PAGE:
Extremes

December 5, 2014

Print often encourages us to design around everyman data, while the web forces us to do the opposite.

Here is Spiekermann on data tables:

First you have to find the shortest and the longest elements, and then ignore them; if your layout accommodates the extremes you will end up making allowances for a few isolated exceptions…make the bulk of the matter fit, then go back to the exceptions and work with them one by one.Stop Stealing Sheep
Erik Spiekermann & E.M. Ginger

The same can be said of all systems with variable data. Catalogues, brochures and books always require certain information to be massaged into place. To build around the extremes — the unusually long phrase or figure — would unjustly punish the majority of content. Yet, on the web, haven’t we adopted the opposite mode of thought?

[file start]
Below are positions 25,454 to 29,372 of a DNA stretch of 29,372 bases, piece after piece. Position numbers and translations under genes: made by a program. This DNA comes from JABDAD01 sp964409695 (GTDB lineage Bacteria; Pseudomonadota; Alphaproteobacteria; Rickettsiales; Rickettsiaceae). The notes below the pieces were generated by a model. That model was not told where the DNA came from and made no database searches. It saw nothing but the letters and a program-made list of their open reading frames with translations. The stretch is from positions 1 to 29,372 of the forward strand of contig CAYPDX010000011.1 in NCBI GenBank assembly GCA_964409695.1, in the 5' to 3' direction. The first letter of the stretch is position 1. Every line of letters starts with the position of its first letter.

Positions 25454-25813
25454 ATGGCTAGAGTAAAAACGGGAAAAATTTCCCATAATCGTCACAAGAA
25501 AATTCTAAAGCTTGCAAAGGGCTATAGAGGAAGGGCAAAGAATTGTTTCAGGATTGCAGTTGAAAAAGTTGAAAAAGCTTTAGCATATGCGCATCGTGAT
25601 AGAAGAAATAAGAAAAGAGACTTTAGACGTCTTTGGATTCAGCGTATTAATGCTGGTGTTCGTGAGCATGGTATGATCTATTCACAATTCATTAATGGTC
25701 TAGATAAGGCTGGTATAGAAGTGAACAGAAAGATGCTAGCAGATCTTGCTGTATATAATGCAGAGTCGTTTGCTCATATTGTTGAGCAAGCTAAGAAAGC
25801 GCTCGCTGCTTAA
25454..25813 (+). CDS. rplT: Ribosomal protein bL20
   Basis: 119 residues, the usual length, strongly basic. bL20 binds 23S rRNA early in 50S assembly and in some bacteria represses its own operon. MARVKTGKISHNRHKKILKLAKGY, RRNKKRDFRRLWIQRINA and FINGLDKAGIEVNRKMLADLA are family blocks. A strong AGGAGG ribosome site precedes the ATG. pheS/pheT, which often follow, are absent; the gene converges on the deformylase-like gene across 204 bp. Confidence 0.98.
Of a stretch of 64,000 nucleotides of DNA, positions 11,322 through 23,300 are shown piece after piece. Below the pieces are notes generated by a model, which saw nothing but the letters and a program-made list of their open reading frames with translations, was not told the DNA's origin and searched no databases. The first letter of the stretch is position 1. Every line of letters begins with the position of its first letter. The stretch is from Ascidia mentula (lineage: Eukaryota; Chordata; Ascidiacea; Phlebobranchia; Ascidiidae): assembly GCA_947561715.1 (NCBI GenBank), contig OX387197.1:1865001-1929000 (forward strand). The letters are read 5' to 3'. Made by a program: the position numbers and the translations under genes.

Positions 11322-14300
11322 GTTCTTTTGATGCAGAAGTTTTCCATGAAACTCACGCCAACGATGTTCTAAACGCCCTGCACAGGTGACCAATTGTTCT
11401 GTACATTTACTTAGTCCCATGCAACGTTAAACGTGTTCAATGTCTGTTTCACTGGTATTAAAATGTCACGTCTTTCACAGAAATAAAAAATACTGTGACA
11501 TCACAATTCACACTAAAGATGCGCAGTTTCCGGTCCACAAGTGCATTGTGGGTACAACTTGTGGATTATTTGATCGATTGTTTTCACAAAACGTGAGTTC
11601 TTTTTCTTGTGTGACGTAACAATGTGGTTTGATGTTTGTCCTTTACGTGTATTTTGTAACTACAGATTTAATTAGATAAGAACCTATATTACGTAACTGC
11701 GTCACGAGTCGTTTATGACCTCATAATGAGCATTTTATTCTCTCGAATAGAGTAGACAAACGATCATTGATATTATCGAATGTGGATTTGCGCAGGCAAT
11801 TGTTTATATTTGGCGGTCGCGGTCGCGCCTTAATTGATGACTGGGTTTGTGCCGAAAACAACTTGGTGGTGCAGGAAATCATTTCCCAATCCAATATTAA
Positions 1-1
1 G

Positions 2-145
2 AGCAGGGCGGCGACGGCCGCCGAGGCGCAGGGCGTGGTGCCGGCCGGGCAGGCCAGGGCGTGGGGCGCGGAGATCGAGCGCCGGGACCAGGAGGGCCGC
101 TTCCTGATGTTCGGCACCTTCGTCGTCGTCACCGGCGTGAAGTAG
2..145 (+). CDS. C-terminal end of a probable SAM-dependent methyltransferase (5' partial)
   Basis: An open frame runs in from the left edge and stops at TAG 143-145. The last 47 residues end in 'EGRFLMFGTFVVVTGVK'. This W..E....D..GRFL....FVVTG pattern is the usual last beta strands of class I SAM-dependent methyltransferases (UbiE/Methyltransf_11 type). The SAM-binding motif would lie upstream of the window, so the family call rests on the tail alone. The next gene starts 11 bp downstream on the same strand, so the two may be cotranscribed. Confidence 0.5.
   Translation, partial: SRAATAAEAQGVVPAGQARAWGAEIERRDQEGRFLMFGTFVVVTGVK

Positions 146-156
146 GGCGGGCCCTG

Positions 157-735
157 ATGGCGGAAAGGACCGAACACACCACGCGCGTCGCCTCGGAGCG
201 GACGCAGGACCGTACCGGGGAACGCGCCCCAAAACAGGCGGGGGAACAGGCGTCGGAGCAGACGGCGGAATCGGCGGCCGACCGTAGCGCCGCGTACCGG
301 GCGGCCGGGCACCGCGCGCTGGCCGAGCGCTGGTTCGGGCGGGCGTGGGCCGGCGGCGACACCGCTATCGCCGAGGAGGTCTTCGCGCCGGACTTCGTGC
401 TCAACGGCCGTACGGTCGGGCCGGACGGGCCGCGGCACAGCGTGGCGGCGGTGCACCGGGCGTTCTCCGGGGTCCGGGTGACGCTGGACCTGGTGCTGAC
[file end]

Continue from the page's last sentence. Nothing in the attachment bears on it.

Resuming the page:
Access demands flexibility. After all, what is mobile-first if not a reaction to an extreme? Designers now begin with the smallest conceivable viewport and works outwards. If this seems like an unfair comparison (smartphones are hardly an edge case) then perhaps our extremes lie in specific device and user support. We must accommodate users with impairments. Depending on our audience we maybe ought to support older versions of Internet Explorer. Certainly we need to accommodate all current devices and browsers. We test with uncompromising data because we don’t have the flexibility or time to fix issues on a per-case basis.

The more you think about it, the more you realise the web is populated solely by extremes. There's no such thing as the everyman user or everyman data.

Out here, everyone’s a misfit.